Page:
“When you would know the real history, your confidence level would go up. Only a confident nation can achieve its all cherished development goals,” she said.

Earlier, on her arrival at the force’s base, Air Force Base Air Vice-Marshal Shah Md Ziaur Rahman received her. A smartly turned out contingent of the Air Force gave her salute when she watched the missile parade. The force’s pilots also welcomed the prime minister with a spectacular fly past.

Planning Minister Air Vice-Marshal (Retd) AK Khandker, Home Minister Sahara Khatun, Foreign Minister Dipu Moni, State Minister for Liberation War Affairs Captain (Retd) AB Tajul Islam, Advisers to the Prime Minister Maj Gen (Retd) Tarique Ahmed Siddique and HT Imam, and high military and government officials and foreign diplomats were present.

Bangladesh Power Generation to Hit 8,000 MW by 2013

The most thirsty sector of Bangladesh -Power is growing towards satisfaction of Nation .Minister of Finance AMA Muhith said the government wouldensure supply of electricity for 60 per cent citizens of the country by the end of the tenure of Awami League ledalliance rule in 2013.

“The country will be able to achieve the capacity of generating electricity over 9000 megawatt the demand of 8000 mw in 2013″ he added.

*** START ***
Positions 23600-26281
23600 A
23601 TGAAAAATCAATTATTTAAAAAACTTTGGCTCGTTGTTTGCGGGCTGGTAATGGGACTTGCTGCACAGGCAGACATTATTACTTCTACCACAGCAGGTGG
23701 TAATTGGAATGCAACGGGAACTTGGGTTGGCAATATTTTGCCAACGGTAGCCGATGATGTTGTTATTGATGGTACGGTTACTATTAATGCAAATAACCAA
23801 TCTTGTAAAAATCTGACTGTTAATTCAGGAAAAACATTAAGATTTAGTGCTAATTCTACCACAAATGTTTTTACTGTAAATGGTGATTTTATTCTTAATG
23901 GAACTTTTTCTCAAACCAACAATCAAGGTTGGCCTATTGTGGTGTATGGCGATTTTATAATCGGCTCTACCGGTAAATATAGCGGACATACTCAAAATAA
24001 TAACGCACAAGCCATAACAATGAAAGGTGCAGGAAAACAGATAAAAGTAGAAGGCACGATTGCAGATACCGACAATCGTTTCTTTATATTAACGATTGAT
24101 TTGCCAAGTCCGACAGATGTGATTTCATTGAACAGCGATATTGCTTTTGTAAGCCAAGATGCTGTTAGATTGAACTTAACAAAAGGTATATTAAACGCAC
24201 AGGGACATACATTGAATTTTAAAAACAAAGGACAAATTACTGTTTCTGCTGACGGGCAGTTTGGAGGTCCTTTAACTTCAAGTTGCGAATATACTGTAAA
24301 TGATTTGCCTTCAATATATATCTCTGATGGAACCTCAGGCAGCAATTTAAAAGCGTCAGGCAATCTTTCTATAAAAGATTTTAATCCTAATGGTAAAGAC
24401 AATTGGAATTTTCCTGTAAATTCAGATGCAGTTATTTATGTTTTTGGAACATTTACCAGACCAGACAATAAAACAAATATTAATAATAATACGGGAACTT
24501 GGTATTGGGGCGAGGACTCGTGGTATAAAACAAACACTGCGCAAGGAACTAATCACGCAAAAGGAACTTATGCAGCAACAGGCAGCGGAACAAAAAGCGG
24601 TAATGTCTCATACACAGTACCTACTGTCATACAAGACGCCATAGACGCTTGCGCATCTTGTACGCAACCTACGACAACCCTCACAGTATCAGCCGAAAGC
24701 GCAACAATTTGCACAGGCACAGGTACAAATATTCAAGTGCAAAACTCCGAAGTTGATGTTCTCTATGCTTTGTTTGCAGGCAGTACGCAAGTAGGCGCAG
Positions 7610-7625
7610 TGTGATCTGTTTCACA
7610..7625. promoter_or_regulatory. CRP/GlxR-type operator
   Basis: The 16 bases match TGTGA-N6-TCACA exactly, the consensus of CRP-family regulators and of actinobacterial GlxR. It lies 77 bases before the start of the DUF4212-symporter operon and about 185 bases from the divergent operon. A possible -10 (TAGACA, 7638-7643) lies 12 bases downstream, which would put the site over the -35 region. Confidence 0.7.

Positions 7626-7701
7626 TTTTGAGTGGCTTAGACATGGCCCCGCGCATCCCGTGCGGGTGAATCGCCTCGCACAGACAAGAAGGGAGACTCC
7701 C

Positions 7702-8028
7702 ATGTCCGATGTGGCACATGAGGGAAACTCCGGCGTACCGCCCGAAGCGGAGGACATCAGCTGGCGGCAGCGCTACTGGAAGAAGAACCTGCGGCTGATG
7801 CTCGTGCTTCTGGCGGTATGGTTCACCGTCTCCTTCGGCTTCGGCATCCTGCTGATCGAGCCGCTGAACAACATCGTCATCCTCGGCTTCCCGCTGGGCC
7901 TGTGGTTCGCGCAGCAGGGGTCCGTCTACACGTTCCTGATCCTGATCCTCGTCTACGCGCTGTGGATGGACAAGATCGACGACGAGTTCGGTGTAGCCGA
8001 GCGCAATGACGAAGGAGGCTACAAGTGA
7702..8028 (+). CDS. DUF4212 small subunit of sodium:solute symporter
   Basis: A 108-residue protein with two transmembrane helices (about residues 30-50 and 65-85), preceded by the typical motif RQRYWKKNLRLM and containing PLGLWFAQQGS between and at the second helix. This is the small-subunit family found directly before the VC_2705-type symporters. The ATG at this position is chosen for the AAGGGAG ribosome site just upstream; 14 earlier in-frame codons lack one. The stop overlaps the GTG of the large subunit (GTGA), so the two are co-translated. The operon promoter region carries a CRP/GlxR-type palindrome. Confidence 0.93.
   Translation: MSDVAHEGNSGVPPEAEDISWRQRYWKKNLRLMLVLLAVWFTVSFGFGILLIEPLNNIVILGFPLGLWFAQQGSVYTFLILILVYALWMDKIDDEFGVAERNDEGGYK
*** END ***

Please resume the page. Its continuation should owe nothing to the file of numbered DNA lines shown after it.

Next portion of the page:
AMA Muhith said the country will be able to generate electricity about 25000 mw in 2021 and the electricity connection would be-available at each of the citizen houses. The country’s Gross Domestic Product(GDP) will be 8 to 9 per cent at the end of 2013 for better power supply, he said.

Criticizing the economists who are against rental power plant Muhith said without quick rental and rental power plant the demand of electricity for the growing economy could not be met.

The Minister’s allusion, agreement for three years of purchasing electricity from rental power plants may be extended for another two years.

AMA Muhith has made the comment as chief guest during inaugurating ‘Electricity Week-2011′ in Bangabandhu International ConferenceCentre (BICC) on Wednesday morning.